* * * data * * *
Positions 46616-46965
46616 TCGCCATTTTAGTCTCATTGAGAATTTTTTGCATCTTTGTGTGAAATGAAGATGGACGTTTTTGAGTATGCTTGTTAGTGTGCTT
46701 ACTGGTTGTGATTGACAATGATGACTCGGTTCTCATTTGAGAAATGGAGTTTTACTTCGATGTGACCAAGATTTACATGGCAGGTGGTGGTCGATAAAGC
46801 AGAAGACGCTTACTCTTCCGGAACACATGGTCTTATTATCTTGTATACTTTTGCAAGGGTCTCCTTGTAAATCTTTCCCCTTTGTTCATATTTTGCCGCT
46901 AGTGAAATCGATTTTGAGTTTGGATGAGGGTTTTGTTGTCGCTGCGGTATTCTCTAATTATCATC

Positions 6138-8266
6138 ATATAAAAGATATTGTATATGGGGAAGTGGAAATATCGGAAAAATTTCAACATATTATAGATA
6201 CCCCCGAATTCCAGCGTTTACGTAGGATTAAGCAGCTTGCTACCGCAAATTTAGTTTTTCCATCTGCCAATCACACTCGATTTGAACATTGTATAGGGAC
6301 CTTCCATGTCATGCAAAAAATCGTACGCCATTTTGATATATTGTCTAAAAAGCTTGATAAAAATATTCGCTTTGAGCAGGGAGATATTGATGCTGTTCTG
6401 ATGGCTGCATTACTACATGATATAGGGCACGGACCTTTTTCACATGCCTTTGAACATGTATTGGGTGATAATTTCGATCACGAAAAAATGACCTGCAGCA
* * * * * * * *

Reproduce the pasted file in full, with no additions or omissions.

Positions 46616-46965
46616 TCGCCATTTTAGTCTCATTGAGAATTTTTTGCATCTTTGTGTGAAATGAAGATGGACGTTTTTGAGTATGCTTGTTAGTGTGCTT
46701 ACTGGTTGTGATTGACAATGATGACTCGGTTCTCATTTGAGAAATGGAGTTTTACTTCGATGTGACCAAGATTTACATGGCAGGTGGTGGTCGATAAAGC
46801 AGAAGACGCTTACTCTTCCGGAACACATGGTCTTATTATCTTGTATACTTTTGCAAGGGTCTCCTTGTAAATCTTTCCCCTTTGTTCATATTTTGCCGCT
46901 AGTGAAATCGATTTTGAGTTTGGATGAGGGTTTTGTTGTCGCTGCGGTATTCTCTAATTATCATC

Positions 6138-8266
6138 ATATAAAAGATATTGTATATGGGGAAGTGGAAATATCGGAAAAATTTCAACATATTATAGATA
6201 CCCCCGAATTCCAGCGTTTACGTAGGATTAAGCAGCTTGCTACCGCAAATTTAGTTTTTCCATCTGCCAATCACACTCGATTTGAACATTGTATAGGGAC
6301 CTTCCATGTCATGCAAAAAATCGTACGCCATTTTGATATATTGTCTAAAAAGCTTGATAAAAATATTCGCTTTGAGCAGGGAGATATTGATGCTGTTCTG
6401 ATGGCTGCATTACTACATGATATAGGGCACGGACCTTTTTCACATGCCTTTGAACATGTATTGGGTGATAATTTCGATCACGAAAAAATGACCTGCAGCA